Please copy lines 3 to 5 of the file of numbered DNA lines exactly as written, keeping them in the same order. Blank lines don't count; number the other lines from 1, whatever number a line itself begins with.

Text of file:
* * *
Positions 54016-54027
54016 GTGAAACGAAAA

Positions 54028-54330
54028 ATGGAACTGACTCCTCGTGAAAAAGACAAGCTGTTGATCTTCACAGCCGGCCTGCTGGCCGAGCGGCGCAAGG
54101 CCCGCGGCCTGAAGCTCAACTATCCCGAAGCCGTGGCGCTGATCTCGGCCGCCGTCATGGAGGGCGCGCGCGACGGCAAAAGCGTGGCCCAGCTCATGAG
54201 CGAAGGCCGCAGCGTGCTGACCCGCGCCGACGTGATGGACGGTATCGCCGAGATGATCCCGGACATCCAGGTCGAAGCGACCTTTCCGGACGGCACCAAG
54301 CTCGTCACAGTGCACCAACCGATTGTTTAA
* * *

Positions 54028-54330
54028 ATGGAACTGACTCCTCGTGAAAAAGACAAGCTGTTGATCTTCACAGCCGGCCTGCTGGCCGAGCGGCGCAAGG
54101 CCCGCGGCCTGAAGCTCAACTATCCCGAAGCCGTGGCGCTGATCTCGGCCGCCGTCATGGAGGGCGCGCGCGACGGCAAAAGCGTGGCCCAGCTCATGAG